As a prefatory remark, I want to make clear that I mean this post quite sincerely and am not engaging in any sort of irony, though I recognize that I am pointing out a certain “situational irony.” I am in part inspired by Fr. Philip’s post on “Sense and Sensitivities” and his comment on 2/19 at 12:48 pm that he struggles to find a middle position between outright rejection and enthusiastic acceptance of the new translation that will not be spiritually corrosive. I have no answers, but I would suggest a perhaps surprising place to look for one.
Critics of the soon-to-be-implemented translation, among whom I number myself, find themselves in the position of learning from those whom they might normally consider their opponents, namely, those who enthusiastically welcome the new translation after having spent years praying a translation that they dislike, if not detest. I was not a huge fan of the current translation, but it was familiar and, to my mind, usually innocuous, if a bit bland. But I know that some found this translation quite nocuous (yes, this is actually a word), but used it anyway. My question to these people is, “how did you do it?”
For example, I would be interested in hearing someone like Fr. Z, who for years was a vociferous critic of the current translation, offer some reflections on his experience of celebrating Mass using that translation (I know he typically celebrates the Extraordinary Form these days, but I presume there was a time when he celebrated the Ordinary Form on a somewhat regular basis). Was he able to recite the orations without a subtle sneer in his voice? Could he pray these words while inwardly cringing at the gross simplification or even misrepresentation of the Latin? Was the act spiritually debilitating? Even if he believed that the nocuous translation did not affect the ex opere operato efficacy of the sacrament, how did he keep it from affecting the fruitfulness ex opere operantis?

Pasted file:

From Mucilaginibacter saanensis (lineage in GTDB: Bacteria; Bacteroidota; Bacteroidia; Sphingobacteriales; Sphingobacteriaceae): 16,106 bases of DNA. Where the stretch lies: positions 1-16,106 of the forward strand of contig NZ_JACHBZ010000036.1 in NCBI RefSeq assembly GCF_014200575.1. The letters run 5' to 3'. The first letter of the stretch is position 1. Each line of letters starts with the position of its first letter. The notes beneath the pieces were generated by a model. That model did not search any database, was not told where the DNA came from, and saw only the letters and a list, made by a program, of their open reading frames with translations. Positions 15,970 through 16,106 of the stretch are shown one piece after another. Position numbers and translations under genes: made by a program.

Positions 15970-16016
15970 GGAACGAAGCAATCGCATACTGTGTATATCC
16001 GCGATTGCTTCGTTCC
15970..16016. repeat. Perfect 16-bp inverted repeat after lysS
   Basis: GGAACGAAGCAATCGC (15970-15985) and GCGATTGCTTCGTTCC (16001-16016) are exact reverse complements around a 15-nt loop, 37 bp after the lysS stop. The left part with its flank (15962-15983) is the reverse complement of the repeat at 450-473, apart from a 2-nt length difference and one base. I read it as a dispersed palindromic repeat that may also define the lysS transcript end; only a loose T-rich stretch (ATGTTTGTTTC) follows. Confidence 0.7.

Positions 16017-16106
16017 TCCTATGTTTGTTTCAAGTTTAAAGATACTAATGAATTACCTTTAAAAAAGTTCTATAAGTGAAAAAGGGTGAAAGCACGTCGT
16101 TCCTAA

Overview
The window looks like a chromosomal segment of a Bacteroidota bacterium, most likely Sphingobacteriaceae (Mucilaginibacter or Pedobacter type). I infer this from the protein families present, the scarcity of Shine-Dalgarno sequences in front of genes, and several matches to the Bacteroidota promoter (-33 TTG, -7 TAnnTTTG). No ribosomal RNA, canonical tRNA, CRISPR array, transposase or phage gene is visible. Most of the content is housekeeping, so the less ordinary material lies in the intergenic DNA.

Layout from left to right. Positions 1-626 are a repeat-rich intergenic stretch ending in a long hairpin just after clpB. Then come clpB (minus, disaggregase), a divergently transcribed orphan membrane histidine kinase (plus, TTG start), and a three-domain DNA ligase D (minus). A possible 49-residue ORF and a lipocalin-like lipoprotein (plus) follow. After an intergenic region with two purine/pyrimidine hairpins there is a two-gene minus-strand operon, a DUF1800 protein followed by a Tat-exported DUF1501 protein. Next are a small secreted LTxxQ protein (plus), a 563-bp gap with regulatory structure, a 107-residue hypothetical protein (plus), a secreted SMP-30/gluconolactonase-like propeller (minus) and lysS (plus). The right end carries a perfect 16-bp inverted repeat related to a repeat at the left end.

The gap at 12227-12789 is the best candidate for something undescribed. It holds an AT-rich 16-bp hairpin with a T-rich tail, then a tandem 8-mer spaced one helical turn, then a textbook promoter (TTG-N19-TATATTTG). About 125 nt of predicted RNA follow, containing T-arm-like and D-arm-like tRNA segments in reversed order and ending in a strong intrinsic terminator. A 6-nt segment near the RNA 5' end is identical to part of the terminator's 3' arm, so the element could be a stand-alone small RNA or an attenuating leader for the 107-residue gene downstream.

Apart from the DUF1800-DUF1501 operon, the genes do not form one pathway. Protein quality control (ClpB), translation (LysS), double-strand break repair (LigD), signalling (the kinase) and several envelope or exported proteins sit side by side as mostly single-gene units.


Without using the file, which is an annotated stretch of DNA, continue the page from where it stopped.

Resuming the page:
I suspect part of the answer might involve a recognition of the value of obedience and spiritual mortification, and perhaps a way forward to Fr. Philip’s “middle position” might involve a re-appropriation of those values by us who are critics of the coming translation. I’d like to think that the years to come will be able something more than a continual mortification of the senses (particularly the sense of hearing) that the new translation will involve. I’d like to find a way to love these words. But I must also reckon with the possibility that perhaps this must remain an always deferred object of hope, and that in the meantime I may simply have to cling to obedience and mortification.
But what I hope Fr. Z and other critics of the current translation would tell me is that obedience and mortification can themselves be an exercise of love. I have always tried to love the Church as she is, and not as I would have her be. Perhaps the soon-to-be-implemented translation will provide yet another occasion to cultivate such love.